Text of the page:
It's the ultimate in countercyclical careers. Woolworths and MFI have underscored its sudden significance and the pay doesn't seem to be too bad either. How, therefore, can a banker get in on the restructuring/administration action?
We've asked this question before. Last time, the results weren't reassuring. They're not reassuring this time, either, but we do at least have some specific answers for you.
According to Mark Fry, head of the London office of Begbies Traynor, there are two types of restructuring people: insolvency practitioners and 'restructuring professionals'.
Fry says insolvency practioners have typically passed exams set by the Insolvency Practitioners Association (IPA). Passing IPA exams takes three years, which means anyone starting now will probably qualify in time for an economic recovery.
Restructuring, not insolvency
Fry says vacancies for generic 'restructuring professionals' without insolvency qualifications are more likely to appeal to current/former bankers.
These roles are all about looking at the business strategy: "Are there parts of the business that can be cut away to make it profitable again? Which areas can generate cash? Which areas can be sold on?" Fry explains.
Another restructuring specialist confirms the notion that this could very well be done by investment bankers. "You need strong experience of negotiating and getting the best for your client, as well as financial and analytical skills," he tells us.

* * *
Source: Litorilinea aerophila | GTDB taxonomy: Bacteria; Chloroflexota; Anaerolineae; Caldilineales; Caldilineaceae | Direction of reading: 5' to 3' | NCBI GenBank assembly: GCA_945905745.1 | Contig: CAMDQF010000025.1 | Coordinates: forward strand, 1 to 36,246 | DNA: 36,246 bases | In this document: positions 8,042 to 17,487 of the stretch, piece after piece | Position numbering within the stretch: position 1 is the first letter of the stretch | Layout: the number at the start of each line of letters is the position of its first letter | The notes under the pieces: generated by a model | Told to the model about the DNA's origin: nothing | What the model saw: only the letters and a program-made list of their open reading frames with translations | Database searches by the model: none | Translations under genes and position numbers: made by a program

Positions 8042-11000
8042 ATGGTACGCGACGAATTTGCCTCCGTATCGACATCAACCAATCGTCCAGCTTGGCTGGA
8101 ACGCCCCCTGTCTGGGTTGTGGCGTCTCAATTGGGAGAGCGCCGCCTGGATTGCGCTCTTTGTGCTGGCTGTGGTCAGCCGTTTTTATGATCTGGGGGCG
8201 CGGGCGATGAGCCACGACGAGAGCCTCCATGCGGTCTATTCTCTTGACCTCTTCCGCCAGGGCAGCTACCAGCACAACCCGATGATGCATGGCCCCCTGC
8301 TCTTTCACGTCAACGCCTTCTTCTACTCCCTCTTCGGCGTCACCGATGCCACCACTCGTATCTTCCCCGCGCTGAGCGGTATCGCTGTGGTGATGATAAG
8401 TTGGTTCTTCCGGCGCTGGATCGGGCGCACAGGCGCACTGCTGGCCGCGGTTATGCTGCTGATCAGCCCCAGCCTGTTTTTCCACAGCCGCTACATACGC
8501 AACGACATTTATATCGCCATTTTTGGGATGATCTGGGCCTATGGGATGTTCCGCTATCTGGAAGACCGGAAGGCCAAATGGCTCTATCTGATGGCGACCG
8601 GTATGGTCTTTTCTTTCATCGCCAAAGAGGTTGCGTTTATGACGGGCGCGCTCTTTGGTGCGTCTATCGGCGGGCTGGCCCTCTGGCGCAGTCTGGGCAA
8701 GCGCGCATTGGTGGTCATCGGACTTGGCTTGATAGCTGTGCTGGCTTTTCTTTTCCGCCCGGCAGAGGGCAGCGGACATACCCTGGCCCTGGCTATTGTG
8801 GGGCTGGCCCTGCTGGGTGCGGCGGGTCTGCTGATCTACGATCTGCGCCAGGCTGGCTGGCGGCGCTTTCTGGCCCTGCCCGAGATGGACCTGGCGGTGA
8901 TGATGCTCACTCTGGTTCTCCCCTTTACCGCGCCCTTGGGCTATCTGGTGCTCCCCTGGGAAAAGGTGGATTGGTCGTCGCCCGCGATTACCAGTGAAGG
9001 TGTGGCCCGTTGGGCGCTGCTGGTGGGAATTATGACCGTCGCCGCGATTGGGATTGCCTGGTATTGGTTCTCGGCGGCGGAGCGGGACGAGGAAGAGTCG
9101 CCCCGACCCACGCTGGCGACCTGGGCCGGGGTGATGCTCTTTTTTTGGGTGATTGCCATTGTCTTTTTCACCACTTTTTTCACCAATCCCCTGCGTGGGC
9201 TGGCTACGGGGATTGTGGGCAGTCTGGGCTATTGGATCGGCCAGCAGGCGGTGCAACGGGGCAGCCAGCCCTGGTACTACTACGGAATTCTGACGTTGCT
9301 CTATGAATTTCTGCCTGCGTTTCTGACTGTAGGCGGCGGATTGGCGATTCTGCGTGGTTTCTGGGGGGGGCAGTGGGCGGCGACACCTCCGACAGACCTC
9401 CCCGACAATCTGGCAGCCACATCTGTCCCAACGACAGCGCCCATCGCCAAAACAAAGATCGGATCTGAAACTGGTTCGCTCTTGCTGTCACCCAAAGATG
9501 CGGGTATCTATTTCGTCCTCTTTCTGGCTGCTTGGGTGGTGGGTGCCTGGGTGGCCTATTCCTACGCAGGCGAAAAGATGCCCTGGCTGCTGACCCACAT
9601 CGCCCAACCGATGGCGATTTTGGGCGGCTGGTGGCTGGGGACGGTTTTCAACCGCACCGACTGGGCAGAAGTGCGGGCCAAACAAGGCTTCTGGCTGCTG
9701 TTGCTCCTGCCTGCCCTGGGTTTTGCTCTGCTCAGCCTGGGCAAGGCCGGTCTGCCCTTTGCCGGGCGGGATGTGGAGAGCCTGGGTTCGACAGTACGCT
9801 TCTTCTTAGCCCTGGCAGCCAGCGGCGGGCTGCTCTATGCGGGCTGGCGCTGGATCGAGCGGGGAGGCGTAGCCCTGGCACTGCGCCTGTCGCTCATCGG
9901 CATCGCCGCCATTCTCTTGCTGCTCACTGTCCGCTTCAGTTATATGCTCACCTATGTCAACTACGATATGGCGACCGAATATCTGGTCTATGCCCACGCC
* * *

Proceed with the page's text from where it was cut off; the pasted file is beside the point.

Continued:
The bad news is that while Close Brothers and others are hiring restructuring people, there are already more than enough generic restructuring professionals to go around.
"I've had quite a few corporate finance CVs," says Fry (who's still recruiting). "We haven't really been interested in any of them - we're really looking for people with previous experience in the field."
Use your contacts
So what would make Fry hire a highly qualified ex-corporate financier? He says connections might make a difference: "We'd be interested in hearing from people who can open the flow of corporate restructuring work, or people who are well connected across private equity or the hedge fund market."
It's also worth bearing in mind that the compensation might be up to much after all. Peter Holder, a partner at restructuring house Zolfo Cooper, says corporate financiers [who still think they're going to get a bonus] may want to think twice about going into restructuring, however: "They'd have to cope with a big drop in pay. Our profession doesn't pay like investment banking."